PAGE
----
Workers are exposed to a variety of pollutants and allergens at the workplace, and prolonged exposure to certain chemicals or fumes can cause serious respiratory illnesses.
In a recent study conducted by the National Institute of Occupational Health, it was shown that long term exposure to cement can have serious consequences for workers. The study has shown that people who work for extended periods around cement dust are at a higher risk of developing a decreased lung function. In this post, our Kansas City, Missouri worker injury lawyer will discuss the results of this study, and what it means for workers.
The most startling revelation made by this study is that workers face a high risk of decreased lung function even when they are exposed to acceptable levels of cement dust. By “acceptable” we mean that the levels in accordance with the OSHA standards. This means, even if the working conditions are safe and reasonable according to OSHA standards, the worker may still be at risk of developing lung and pulmonary illnesses.
The study spanning four years was conducted on around 5,000 cement production workers from over 7 countries. The researchers concluded that nearly 55-60 percent of cement production workers were exposed to enough cement dust levels to help establish a correlation between exposure and reduced lung capacity and function.
All the previous studies focused on establishing a relationship between inhalation of cement dust and changes in the lungs and obstructive airway symptoms. However, this particular study was the first of its kind and helped establish the relationship between cement dust exposure and lung volume decline.
While many of the workers studied had been using respirators to reduce cement dust exposure, but it was seen that these respirators offered only a little protection to their lung and pulmonary health. However, this does not mean that the respirators were ineffective.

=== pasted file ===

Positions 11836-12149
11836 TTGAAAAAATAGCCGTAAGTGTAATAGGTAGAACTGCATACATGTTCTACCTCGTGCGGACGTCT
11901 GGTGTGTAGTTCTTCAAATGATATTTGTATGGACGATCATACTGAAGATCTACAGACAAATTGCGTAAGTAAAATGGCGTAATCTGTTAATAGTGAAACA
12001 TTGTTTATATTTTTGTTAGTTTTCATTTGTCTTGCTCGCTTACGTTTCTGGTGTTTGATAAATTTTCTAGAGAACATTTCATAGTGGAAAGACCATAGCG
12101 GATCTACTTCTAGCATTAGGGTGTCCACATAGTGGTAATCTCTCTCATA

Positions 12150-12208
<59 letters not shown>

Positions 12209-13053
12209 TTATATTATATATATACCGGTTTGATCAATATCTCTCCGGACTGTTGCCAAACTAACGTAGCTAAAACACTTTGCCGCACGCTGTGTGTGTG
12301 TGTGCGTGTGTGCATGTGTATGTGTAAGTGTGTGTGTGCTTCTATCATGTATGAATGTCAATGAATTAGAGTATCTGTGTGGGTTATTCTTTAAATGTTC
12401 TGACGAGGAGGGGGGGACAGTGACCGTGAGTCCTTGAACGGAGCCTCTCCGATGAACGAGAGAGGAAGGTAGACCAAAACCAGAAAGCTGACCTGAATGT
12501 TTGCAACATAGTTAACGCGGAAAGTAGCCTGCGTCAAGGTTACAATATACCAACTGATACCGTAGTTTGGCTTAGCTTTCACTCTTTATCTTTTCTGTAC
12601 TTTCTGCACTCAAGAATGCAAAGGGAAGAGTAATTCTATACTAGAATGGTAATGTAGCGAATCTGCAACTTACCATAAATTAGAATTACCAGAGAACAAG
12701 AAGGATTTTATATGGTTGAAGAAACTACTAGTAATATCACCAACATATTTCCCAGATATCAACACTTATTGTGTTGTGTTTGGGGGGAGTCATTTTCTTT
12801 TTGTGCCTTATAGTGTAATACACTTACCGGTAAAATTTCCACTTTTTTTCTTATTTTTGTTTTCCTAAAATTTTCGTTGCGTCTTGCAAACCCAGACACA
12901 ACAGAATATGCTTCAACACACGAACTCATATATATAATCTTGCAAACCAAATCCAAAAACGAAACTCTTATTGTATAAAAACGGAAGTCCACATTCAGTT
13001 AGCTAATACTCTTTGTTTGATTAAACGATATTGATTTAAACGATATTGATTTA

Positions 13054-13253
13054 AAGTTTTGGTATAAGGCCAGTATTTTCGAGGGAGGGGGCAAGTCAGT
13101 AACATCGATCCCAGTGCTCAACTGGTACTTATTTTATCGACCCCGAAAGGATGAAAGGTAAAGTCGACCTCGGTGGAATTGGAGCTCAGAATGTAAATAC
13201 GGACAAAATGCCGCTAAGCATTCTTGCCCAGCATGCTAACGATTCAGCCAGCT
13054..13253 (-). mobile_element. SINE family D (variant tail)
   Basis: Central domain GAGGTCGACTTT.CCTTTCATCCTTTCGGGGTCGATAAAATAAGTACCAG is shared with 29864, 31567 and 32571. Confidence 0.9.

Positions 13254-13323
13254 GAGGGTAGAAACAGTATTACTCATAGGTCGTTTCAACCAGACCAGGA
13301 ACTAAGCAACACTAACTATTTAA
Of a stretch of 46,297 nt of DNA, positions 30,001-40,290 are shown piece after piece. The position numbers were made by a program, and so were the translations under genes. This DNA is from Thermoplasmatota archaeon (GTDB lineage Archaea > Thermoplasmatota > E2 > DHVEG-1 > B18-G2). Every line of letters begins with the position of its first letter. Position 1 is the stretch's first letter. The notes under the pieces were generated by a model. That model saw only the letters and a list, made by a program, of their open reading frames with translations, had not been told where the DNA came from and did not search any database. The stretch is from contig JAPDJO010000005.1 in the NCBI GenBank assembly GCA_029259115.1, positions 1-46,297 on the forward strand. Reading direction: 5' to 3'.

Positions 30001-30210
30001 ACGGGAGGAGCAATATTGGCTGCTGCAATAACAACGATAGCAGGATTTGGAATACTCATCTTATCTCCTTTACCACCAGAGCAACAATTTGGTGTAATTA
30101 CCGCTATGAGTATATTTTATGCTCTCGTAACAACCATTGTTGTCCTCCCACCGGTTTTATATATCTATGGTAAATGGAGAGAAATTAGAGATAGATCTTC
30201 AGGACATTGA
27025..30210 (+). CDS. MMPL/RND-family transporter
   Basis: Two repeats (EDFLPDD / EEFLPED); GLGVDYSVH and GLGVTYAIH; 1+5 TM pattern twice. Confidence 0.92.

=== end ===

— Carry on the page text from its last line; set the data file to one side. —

The study concluded that the overall decline in lung function in cement production workers could be linked to persistent airway inflammation and other pulmonary issues. Also, apart from cement dust, other workplace allergens such as dust, fumes, and gases, and vapors can aggravate pre-existing medical conditions such as Chronic Obstructive Pulmonary Disease (COPD). So, the risk of workplace exposure is higher among workers with pre-existing pulmonary problems. In such workers, the effect of exposure is much more severe.
The research published in European Respiratory Journal concludes, “This cross-sectional study demonstrates increased prevalence of airway symptoms and reduction of dynamic lung volumes in production-related jobs compared with administrative jobs, as well as in cement production workers exposed to a median of ≥0.5 mg·m−3 of thoracic dust compared with workers exposed to levels below this.”
Missouri Workers Compensation for Lung and Pulmonary Illness
If you have developed lung or pulmonary illness due to exposure at the workplace, you may be entitled to workers compensation benefits. You are generally entitled to benefits even if the workplace exposure has caused aggravation of a pre-existing condition. To ensure that you receive what you are entitled to legally, speak with a Kansas City, Missouri worker compensation lawyer today. Call (816) 399-3706 to set up a free case evaluation.